Electrical Workers Minority Caucus

The Electrical Workers Minority Caucus


Forever Lifting Up – Always Moving Forward

The history of the EWMC has its roots in the Civil Rights movement and the struggle for equal rights for minority workers in the IBEW. Minority Electrical Workers Minority Caucuscommunities wanted greater opportunities to join the IBEW and minority members in the IBEW saw the need to strengthen and grow IBEW membership.

In 1974, African American and Hispanic delegates met during the 30th IBEW International Convention in Kansas City, Missouri, and formed the Electrical Workers Minority Caucus to address the lack of minority representation and other inequalities within the IBEW.

The EWMC believes that the IBEW must embrace principles and actions of Diversity and Full Inclusion to organize, prosper and grow. Minorities, women, and communities of color must be mobilized and organized to grow the trade union movement.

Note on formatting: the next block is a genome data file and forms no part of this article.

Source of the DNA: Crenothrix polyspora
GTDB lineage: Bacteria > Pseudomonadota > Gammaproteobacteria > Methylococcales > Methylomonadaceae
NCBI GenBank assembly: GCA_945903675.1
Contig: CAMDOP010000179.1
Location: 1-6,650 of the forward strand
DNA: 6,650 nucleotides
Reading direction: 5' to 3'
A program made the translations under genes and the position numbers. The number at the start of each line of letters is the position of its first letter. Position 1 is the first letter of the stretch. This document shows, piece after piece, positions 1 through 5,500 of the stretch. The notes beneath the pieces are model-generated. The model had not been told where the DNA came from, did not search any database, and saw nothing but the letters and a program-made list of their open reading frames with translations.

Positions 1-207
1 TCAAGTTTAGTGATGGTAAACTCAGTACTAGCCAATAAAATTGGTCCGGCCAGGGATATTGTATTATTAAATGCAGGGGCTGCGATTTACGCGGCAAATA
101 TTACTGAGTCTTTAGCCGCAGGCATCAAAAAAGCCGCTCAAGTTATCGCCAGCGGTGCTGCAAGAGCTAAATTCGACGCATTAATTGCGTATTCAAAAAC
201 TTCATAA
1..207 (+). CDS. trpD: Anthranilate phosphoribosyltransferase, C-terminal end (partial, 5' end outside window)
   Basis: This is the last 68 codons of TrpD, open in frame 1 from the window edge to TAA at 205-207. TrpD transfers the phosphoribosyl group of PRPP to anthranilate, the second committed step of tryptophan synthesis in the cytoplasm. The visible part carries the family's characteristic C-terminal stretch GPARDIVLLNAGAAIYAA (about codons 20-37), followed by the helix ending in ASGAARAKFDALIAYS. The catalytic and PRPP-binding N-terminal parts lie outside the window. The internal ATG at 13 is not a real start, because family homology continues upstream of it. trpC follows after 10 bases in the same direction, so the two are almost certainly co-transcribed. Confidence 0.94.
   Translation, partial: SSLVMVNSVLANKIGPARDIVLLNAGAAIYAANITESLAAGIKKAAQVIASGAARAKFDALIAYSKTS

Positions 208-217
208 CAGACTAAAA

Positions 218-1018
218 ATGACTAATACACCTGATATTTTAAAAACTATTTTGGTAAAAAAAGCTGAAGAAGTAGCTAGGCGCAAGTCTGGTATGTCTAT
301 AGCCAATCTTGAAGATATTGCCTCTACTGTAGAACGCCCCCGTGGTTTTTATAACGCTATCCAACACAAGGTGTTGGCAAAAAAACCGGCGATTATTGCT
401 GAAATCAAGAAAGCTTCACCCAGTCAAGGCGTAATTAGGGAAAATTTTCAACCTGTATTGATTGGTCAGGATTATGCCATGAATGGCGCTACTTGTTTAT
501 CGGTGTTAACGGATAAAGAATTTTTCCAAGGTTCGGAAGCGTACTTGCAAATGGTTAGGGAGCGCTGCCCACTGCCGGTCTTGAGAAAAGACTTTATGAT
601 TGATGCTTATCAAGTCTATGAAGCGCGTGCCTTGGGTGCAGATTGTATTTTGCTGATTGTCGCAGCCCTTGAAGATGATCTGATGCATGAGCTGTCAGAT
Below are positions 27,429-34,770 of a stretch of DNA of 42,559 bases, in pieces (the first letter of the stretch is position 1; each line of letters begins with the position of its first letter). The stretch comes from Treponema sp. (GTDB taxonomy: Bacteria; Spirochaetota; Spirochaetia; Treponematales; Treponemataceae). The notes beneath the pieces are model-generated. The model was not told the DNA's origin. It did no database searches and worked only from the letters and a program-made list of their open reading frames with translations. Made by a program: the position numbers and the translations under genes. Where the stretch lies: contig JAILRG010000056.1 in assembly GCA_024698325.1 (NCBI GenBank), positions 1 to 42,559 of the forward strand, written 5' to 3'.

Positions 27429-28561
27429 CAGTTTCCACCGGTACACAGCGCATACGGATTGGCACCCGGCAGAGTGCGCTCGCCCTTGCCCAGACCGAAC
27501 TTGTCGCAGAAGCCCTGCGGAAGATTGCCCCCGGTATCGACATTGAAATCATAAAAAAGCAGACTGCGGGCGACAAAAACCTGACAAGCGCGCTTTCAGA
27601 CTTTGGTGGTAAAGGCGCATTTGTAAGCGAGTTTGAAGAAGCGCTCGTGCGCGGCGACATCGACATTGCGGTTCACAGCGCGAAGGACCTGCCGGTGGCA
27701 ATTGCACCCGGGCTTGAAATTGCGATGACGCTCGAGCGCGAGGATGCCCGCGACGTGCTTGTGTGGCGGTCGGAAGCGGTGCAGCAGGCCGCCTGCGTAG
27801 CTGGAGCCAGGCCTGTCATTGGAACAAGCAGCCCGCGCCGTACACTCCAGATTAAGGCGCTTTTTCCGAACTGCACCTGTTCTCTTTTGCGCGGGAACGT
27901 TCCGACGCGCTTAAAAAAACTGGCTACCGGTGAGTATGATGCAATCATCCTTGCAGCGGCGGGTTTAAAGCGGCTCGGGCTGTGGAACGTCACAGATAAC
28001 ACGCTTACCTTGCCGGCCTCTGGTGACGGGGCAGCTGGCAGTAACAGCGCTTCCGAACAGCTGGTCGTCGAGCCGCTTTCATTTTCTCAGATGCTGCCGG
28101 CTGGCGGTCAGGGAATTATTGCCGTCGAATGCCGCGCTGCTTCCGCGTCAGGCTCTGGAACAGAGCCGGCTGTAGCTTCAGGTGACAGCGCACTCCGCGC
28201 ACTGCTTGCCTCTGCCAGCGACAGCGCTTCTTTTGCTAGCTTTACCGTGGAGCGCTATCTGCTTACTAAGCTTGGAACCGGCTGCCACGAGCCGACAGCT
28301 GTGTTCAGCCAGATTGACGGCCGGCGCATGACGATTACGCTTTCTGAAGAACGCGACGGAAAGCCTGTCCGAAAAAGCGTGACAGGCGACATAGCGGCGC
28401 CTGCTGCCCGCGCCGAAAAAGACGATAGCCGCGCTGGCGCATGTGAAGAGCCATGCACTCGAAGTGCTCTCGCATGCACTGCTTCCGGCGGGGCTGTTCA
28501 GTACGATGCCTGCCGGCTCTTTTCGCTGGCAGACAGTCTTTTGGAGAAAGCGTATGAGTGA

Due to many years leadership by EWMC President Robbie Sparks, an IBEW Business Manager from Atlanta, Georgia, resolutions at IBEW International Conventions were adopted that committed the IBEW to Diversity and Full Inclusion. The success of the EWMC is essentially due to a strong vision and belief in the abilities of people of color, and that all must be included to strengthen and grow our IBEW.

The EWMC is a strong advocate for equal rights, opportunities, and greater minority representation in the IBEW. The EWMC is well respected by the IBEW and the labor movement because of its strong commitment and vigorous pursuit of social and economic justice for minority workers.

The Caucus serves as a support and networking system, and provides education and training for its members. The membership reflects a broad-based coalition of dedicated IBEW men and women who work within the IBEW structure to forge changes that will benefit minorities and the entire IBEW membership.

The EWMC Executive Committee is comprised of twelve elected officers: President, Vice-President, Secretary, Treasurer, and eight (8) At-Large members. The rules governing the EWMC are contained in the organization’s national operating bylaws.